Kaveh Akbar was born in Tehran, Iran. He holds an MFA from Butler University and a PhD in creative writing from Florida State University. He is the author of Calling a Wolf a Wolf (Alice James Books, 2017) and the chapbook Portrait of the Alcoholic (Sibling Rivalry Press, 2017). Akbar is the recipient of the Lucille Medwick Memorial Award from the Poetry Society of America, a Pushcart Prize, and a Ruth Lilly and Dorothy Sargent Rosenberg Fellowship from the Poetry Foundation. He is the founder of the poetry interview website Divedapper. He currently teaches at Purdue University and in the low-residency MFA program at Randolph College.
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I Wouldn't Even Know What to Do with a Third Chance
I wouldn’t even know what to do with a third chance,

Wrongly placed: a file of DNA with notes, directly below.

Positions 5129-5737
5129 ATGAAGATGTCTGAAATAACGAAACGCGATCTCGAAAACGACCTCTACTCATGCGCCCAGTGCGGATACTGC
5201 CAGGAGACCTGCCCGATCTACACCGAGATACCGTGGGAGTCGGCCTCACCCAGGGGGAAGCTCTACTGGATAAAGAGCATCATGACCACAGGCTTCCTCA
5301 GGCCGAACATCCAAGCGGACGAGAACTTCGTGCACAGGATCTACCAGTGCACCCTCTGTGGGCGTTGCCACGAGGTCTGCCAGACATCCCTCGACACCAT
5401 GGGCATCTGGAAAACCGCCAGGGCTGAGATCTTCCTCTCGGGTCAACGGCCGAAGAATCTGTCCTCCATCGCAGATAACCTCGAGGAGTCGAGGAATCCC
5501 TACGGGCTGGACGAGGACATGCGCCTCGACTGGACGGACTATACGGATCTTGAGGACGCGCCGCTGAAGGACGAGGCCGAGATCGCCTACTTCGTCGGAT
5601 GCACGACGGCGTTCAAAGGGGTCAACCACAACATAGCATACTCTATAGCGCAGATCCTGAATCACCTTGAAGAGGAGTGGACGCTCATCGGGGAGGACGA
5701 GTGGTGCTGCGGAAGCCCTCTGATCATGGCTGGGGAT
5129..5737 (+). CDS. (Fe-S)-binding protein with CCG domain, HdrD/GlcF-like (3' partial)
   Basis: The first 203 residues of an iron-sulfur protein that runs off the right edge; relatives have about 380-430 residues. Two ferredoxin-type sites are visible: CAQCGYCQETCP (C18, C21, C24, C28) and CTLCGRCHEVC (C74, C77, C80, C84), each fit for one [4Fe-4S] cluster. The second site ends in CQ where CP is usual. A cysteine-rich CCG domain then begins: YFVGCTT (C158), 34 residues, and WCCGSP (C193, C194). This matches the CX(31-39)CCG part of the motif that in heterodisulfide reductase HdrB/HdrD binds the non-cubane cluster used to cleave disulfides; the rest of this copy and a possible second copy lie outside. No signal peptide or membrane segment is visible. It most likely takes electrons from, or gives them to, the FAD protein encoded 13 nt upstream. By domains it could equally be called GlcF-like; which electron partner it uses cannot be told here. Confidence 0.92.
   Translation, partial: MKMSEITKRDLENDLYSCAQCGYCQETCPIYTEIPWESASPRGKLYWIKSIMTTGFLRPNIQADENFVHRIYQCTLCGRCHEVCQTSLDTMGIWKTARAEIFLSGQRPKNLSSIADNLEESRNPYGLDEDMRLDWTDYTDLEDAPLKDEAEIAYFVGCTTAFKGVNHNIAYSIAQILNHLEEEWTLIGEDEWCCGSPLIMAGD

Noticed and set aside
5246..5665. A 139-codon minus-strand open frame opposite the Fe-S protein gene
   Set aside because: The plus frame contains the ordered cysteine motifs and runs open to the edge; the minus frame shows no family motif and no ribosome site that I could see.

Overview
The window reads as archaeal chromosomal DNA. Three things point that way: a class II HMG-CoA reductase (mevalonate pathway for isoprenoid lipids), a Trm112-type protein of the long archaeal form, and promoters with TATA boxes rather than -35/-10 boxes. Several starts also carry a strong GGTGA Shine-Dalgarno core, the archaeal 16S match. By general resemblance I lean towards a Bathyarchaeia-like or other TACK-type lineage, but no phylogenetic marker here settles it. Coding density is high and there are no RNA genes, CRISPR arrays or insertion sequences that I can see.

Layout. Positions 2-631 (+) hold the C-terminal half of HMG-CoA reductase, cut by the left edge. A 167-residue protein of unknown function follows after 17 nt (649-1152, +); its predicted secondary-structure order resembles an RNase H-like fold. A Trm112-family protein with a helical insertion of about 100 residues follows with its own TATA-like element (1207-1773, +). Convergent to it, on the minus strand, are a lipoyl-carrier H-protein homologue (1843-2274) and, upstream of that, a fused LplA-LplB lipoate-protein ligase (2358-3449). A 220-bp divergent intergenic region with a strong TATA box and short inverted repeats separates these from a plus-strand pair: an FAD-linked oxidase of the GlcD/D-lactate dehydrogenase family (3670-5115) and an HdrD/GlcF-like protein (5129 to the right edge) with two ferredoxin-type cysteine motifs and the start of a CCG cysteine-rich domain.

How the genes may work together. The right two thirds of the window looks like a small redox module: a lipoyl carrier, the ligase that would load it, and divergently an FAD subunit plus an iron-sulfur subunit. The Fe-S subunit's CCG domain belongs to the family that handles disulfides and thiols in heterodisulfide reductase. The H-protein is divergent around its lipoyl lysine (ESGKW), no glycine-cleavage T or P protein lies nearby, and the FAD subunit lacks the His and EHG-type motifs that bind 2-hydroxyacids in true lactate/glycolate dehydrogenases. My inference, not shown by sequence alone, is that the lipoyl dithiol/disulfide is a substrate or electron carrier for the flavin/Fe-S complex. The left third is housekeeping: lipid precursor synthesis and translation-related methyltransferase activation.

another halo to shake loose galloping into the crossfire.
Should I be apologizing? Supposedly, what’s inside my
body is more or less the same as what’s inside yours—
here, the river girl clutching her toy whistle. There,
the black snake covered in scabs. Follow my neckline,
the beginning will start beginning again. I swear on my
head and eyes, there are moments in every day when
if you asked me to leave, I would. Heaven is mostly
preposition—up, above, around—and you can live
any place that’s a place. A failure of courage is still
a victory of safety. Bravery pitches its refugee tent
at the base of my brain and slowly starves, chipping into
darkness like a clay bird bouncing down a well. All night
I eat yogurt and eggplant and garlic, water my dead
orchids. In what world would any of me seem credible?
God’s word is a melody, and melody requires repetition.
God’s word is a melody I sang once then forgot.